David Crosby punctuates many of his sentences with an incredulous chuckle.
It’s a knowing sound, the kind someone makes when they can’t quite believe their luck. In Crosby’s case, it carries a recognition of how improbable it is for him to be able to speak on the phone about anything, let alone a new record. Like so many of his counter cultural peers, Crosby often seemed doomed in the decades since the ‘60s, his struggles with the law, heroin, cocaine, and health well documented.
But on Lighthouse, his new solo record, the 75-year-old sounds vital. It’s a sparse record, filled mostly with Crosby’s inventive acoustic guitar playing, but occasionally the harmonies –- by Crosby and singers Becca Stevens and Michelle Willis – echo the classic sounds of his most famous groups, the Byrds and Crosby, Stills, Nash and Young. The record’s ethereal West Coast jazziness – it was produced by Michael League of fusion combo Snarky Puppy – echoes his best solo work, including his 1971 solo debut If I Could Only Remember My Name, which featured members of the Grateful Dead, Joni Mitchell, and his CSNY bandmates Neil Young and Graham Nash. At times the record carries political weight, but mostly it reflects the soft, idyllic way Crosby spends his time at his home in Santa Ynez: listening to and making music (when he’s not tweeting, that is).
The album follows his 2014 gem Croz. Though it had been decades since he’d released a solo LP before it, that album seems to have unlocked something for the songwriter. These days, Crosby’s feeling productive. In addition to Lighthouse, out Friday, October 21, he’s already got another record finished, produced by his son and frequent collaborator James Raymond.
Crosby says when he’s happy, he writes, and he’s resolute when he says, “You won’t talk to a happier guy today,” following the statement with that signature soft laugh. Aquarium Drunkard spoke with Crosby about the various roles he plays as a songwriter and his new records. The conversation has been edited for clarity and condensed.
Aquarium Drunkard: Croz was great record, and now you’ve followed it up with Lighthouse, a very intimate sounding album. What led to the sparseness here?
David Crosby: When I started working on this one with Michael League I thought, because he’s the leader of Snarky Puppy and they are such great players, it was like hiring a master carpenter with a gigantic tool box. But when I started talking to him he said, “You know we could [make a fully arranged record].” But he loved my first solo record, If I Could Only Remember My Name, and said, “That’s the way I want to go.” It’s acoustic guitars and big vocal stacks. I said, “Oh man, that’s right in my wheelhouse.”
AD: If I Could Only Remember My Name is an interesting touchstone for this record.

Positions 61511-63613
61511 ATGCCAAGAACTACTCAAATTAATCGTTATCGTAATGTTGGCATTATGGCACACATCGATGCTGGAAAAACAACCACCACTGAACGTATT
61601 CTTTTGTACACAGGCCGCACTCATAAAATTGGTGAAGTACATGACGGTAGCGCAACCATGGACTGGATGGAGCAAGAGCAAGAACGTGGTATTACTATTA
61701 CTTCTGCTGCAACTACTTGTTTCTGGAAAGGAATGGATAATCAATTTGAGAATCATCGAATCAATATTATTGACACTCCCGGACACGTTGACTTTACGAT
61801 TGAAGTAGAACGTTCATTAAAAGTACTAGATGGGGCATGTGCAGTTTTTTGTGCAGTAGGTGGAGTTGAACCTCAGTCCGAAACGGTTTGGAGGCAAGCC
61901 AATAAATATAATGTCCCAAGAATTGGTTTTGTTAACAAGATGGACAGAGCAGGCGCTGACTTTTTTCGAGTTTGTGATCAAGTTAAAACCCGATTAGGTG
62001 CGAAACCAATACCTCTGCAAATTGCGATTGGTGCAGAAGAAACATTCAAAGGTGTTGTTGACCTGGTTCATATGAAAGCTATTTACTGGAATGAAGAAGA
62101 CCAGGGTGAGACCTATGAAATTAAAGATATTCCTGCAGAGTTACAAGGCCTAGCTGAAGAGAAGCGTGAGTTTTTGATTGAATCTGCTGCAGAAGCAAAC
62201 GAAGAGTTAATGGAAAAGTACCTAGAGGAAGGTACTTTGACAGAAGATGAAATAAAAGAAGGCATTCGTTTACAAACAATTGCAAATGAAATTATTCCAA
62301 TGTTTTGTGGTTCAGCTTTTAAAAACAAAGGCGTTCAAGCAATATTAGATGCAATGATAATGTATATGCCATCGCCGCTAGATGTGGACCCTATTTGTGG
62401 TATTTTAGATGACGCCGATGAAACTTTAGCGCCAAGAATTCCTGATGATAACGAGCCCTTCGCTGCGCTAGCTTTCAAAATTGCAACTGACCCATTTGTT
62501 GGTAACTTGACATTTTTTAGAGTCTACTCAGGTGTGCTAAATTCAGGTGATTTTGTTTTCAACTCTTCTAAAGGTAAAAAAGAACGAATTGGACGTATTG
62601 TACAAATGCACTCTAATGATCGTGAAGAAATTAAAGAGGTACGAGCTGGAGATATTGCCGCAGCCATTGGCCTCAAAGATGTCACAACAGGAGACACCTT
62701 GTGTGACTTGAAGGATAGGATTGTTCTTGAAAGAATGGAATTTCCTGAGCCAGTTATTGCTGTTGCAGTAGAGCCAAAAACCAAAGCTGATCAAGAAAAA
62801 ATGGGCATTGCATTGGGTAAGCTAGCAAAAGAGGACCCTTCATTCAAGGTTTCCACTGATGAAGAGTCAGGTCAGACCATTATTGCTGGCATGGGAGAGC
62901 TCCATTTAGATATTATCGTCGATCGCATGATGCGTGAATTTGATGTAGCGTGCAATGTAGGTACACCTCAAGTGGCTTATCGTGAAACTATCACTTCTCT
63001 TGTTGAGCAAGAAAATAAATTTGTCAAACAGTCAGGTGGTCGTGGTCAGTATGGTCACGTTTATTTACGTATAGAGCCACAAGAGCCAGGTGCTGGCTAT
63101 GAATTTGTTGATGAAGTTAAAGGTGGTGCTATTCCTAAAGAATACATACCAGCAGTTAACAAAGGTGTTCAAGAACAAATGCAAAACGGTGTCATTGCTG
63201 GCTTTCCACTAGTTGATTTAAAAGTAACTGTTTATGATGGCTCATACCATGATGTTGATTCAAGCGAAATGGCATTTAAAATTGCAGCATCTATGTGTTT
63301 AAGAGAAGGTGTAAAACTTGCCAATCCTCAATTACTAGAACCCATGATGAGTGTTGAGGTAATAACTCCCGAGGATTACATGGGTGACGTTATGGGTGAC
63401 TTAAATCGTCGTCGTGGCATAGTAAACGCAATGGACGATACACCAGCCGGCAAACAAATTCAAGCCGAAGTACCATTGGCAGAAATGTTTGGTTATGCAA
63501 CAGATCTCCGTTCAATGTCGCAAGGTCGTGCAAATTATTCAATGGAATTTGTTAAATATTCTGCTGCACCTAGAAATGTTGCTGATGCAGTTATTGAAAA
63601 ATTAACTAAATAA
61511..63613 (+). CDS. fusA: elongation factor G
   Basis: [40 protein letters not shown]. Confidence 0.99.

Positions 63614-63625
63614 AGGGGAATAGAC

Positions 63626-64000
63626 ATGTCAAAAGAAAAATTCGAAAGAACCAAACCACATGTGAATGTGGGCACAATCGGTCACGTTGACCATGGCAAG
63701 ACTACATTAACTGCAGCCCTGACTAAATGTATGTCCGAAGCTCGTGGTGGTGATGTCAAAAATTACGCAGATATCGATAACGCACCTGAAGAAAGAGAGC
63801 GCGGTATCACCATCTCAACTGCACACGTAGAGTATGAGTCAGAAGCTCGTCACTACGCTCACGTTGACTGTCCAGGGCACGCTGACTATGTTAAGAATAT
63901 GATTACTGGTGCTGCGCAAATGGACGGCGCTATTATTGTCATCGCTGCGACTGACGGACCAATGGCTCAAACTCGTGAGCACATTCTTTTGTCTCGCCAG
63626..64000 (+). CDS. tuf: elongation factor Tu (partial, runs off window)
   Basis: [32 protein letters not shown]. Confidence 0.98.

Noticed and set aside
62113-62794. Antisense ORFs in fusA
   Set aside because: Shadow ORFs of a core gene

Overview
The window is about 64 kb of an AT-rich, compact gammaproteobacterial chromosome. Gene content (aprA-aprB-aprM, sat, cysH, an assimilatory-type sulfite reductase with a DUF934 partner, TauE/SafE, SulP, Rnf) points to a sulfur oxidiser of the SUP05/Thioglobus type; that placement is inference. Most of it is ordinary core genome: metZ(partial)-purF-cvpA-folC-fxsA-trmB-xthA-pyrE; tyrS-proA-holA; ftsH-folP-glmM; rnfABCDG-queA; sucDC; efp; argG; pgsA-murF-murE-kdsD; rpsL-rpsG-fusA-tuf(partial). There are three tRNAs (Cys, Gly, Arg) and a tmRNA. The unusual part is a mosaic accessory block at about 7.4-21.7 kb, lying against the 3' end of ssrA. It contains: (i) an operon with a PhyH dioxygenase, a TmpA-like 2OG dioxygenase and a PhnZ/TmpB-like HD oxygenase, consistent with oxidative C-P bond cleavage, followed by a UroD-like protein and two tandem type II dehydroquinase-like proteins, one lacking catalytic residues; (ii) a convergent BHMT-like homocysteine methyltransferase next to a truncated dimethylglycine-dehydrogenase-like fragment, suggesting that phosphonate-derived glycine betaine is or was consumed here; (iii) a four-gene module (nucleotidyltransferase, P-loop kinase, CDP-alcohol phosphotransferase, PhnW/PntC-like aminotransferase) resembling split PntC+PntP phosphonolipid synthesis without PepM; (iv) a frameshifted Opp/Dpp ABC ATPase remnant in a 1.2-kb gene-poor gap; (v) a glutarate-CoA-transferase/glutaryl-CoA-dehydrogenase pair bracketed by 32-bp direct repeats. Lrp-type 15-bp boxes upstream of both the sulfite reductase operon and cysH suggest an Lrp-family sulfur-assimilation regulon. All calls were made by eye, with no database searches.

David Crosby: It’s a funny story about that record. That record saved my life. I was going through a really hard thing and that record is what kept me going. The studio was the only place I could be and the record was the only thing I could do. It meant a lot to me. When it came out, Rolling Stone said it was kind of mediocre. They wanted another guitar record; they didn’t quite know what to do with it. But people loved it, because it feels good. It did pretty well, it went gold and all that stuff. But what’s happened with it over the years is as more people hear it, more people really fall in love with it. It’s kind of got a following.
AD: It’s a lovely record, but it came from a pretty dark place.
David Crosby: It came during my time in a dark place. It didn’t really come from a dark place. I had the songs, a lot of them, before Christine [Hinton] got killed, before any of that. The songs weren’t dark and the record didn’t turn out dark. But it was really a really hard thing for me. What are you gonna do? Your girlfriend’s 21 years old and she’s killed in a car wreck. I didn’t have any idea how to deal with that. At all. I started taking heroin, because it eased the pain.
AD: Which obviously led to much more pain.
David Crosby: It always does.
AD: Though Lighthouse shares some sounds with that record, it sounds like it comes during a very different time in your life.
David Crosby It’s 180 degrees out. I’m so happy now. What happens to you over a long amount of time is you figure out what things really matter to you. It’s not a new car, it’s not a big house, it’s not, you know, being able to impress people with how rich you are. For me, it’s my family and the music. Those are the things that really actually matter. Having finally gotten my head clear to where I’ve got it, I see what I’m supposed to pay attention to. I’m a very happy guy and when I’m happy, that’s when I write.
AD: You’ve been prolific. You’ve got Croz and now this new record, and I understand you’ve got another one almost done as well.
David Crosby: I’ve got another record! We did the last vocals of the other record two days ago.
AD: Before this streak of work, it had been decades since you’d released a solo album.